TV

Oh, Indeed: ‘The Wire’ and False Choices

Grantland’s ‘Smacketology’ bracket for determining the ‘greatest character’ from The Wire is an exercise in futility; nevertheless, it begs the question(s): What makes a character great, and how can there be only one?

For starters, Alex Pappademas’s March 5 posting on the gloriously seething culture-trap that is Grantland about HBO’s The Wire (and let’s consider that branding for a second, rarely do we feel compelled to write “NBC’s The Office", nevertheless, Home Box Office must be acknowledged), Smacketology, is a beautiful piece of work. Riffing on Bill Simmons’s impressive get of an interview with Barack Obama -- in which the president acknowledged that, yes, Omar Little was the best character on that show -- Pappademas expands into a eschatological experiment that’s really just an excuse to:

A) Confuse the non-schooled.

B) Pop off the kind of comparisons favored by culture-miners of the High Fidelity and Clerks school; i.e.: “If The Wire were the X-Men, Omar would be Wolverine.”

C) Finally find something interesting to do with brackets in March.

D) Start an argument for no good reason other than to resurrect discussion and debate on one of America’s greatest cultural artifacts.

Admittedly, Pappademas acknowledges that the whole setup in which everyone gets to vote on their favorite characters is unfair and highly Manichean. Looking at the bracket of characters divided into their four quadrants, the arbitrariness is apparent: How does Bunny Colvin, the drug-legalizing urban policy martyr of Season Three end up in the Ports while city politico Clay Davis is over in Hamsterdam (the free-dealing zone that was Bunny’s creation)? And Proposition Joe was nothing if not a creature of East Baltimore, so again his landing in the Ports makes sense for no other reason than mathematical and geometric necessity. Also, putting Jimmy McNulty up against Cedric Daniels in the first round is just plain unfair -- these are both guys who deserve to make it into the second round, at least.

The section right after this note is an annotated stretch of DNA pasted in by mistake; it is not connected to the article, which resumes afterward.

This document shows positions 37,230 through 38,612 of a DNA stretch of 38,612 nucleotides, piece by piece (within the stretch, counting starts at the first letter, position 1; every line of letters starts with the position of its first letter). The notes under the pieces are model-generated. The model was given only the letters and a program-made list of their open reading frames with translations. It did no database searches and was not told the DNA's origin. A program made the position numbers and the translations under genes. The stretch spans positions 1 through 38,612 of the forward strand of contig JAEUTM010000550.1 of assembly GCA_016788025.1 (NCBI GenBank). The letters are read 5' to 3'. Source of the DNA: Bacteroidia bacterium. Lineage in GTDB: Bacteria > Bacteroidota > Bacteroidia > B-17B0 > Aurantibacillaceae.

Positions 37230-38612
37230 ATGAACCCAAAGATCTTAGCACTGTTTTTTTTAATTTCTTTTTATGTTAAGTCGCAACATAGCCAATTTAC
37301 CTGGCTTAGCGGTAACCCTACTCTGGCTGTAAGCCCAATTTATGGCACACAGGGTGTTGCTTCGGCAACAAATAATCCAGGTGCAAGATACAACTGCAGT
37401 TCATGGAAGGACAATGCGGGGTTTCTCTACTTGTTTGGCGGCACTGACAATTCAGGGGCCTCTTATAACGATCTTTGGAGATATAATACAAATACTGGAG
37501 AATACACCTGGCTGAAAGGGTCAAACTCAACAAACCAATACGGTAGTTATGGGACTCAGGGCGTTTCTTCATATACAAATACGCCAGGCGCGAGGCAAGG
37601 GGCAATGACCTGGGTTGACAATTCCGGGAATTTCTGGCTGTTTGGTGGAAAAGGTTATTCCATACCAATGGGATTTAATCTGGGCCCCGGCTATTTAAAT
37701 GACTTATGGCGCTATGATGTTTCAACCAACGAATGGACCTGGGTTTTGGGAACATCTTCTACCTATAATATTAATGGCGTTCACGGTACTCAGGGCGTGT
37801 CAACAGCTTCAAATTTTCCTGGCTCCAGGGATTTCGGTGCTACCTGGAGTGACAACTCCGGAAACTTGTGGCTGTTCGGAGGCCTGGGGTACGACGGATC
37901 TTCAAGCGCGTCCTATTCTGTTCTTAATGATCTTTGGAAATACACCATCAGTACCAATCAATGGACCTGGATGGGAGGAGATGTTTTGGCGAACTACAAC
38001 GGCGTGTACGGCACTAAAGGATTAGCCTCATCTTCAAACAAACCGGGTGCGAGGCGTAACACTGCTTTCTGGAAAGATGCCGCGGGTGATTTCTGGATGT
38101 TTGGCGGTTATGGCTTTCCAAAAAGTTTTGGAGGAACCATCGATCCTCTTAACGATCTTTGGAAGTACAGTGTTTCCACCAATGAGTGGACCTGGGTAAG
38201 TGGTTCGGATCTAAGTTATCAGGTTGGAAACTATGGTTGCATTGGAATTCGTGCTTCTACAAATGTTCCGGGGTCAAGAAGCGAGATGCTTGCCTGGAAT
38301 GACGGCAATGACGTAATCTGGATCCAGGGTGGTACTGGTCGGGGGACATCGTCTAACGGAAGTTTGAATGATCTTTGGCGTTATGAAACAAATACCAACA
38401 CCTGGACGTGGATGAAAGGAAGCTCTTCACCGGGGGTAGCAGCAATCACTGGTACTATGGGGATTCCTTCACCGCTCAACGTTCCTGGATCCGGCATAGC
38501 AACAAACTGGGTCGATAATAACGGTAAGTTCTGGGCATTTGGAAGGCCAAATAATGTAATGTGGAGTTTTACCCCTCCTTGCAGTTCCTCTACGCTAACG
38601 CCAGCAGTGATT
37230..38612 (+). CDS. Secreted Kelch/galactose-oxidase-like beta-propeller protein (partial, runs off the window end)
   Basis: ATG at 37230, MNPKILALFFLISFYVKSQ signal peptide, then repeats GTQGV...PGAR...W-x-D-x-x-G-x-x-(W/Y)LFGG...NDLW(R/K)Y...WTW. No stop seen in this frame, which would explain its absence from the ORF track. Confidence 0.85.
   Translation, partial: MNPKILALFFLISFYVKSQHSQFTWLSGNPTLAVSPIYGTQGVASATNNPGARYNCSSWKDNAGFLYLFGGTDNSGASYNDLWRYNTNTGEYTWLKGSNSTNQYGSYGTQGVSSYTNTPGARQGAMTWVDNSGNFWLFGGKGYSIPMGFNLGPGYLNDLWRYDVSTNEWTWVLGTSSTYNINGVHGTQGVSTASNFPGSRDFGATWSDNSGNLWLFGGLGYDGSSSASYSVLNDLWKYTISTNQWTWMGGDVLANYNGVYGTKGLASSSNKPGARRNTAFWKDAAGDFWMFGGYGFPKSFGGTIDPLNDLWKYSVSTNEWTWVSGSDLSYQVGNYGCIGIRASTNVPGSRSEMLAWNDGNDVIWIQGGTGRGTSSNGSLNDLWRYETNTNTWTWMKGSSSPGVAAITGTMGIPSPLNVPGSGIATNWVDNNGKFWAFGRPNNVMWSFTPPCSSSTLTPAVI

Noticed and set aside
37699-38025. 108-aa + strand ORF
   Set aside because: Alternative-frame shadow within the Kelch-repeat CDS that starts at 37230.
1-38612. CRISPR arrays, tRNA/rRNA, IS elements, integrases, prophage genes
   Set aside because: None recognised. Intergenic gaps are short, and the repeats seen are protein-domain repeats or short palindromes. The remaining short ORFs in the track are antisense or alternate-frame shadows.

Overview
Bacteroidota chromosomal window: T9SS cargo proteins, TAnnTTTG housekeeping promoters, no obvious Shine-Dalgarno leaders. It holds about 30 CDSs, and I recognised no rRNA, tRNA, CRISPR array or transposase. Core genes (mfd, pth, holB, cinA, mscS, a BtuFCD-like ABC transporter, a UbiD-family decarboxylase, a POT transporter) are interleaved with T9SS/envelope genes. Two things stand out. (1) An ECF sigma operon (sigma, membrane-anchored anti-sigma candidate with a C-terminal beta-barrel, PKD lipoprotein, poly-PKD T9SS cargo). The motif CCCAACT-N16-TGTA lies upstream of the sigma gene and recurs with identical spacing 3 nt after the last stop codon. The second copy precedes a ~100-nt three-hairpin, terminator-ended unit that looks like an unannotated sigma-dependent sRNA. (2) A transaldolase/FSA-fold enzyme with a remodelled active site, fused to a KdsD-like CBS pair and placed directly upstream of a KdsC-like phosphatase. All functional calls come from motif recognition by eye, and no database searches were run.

Not that this truly matters, of course. The fundamentally frustrating nature of Pappademas’s exercise is this: What makes a character great? Some matchups can be decided faster than it takes some stash-house hoppers to toss the re-up out a window before Omar huffs and puffs his way inside. Snoop vs. D’Angelo? Snoop in a heartbeat. The Bunk vs. Brother Mouzone? Even though Mouzone was no slouch, Bunk was arguably the scarred conscience of that beaten and battered police department; particularly once Lester and Jimmy… well, you know. Avon vs. Prez? Nothing wrong with Pryzbylewski, especially that fourth season rehabilitation of his, but Avon as the heart of that West Baltimore crew (Stringer being its brain) made for some of show’s more wrenching drama.

Other choices are tougher, though, and not just as a question of which character made for more enthralling drama. For instance, up in the Ports quadrant, Tommy Carcetti is put against Duqan “Dukie” Weems. Your choice of character here is really a deeper question about what you take from them. With Carcetti you get the whole fascinating range of frailties that afflict that modern politician who believes he cares (are his ideals truly to make a difference or are they just a different manifestation of towering ego, and does it matter?). But in Dukie you see every kid who, for all his heart and generosity, slips unnoticed between the cracks in a city that can’t be bothered to care. Who is the greater character? This is an impossible choice.

But, still… Dukie.

This book offers a poignant and jarring reminder not just of the resilience of the human spirit, but also of its ability to seek solace in the materiality of one's present.